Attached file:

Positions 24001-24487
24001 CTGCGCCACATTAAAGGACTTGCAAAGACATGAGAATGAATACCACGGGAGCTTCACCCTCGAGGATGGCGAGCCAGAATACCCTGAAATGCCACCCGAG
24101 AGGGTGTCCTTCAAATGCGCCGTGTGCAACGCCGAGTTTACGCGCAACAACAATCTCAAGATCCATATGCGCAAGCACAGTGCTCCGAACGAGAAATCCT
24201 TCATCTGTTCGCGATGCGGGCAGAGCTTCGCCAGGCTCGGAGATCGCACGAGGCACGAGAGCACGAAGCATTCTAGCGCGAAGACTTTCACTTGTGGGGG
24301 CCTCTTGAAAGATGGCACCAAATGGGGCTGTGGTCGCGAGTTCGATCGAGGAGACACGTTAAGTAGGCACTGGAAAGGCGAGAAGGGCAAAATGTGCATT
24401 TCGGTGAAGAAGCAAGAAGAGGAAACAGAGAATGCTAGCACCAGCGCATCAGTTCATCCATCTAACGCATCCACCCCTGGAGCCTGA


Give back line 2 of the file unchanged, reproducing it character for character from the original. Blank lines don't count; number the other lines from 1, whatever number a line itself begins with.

24001 CTGCGCCACATTAAAGGACTTGCAAAGACATGAGAATGAATACCACGGGAGCTTCACCCTCGAGGATGGCGAGCCAGAATACCCTGAAATGCCACCCGAG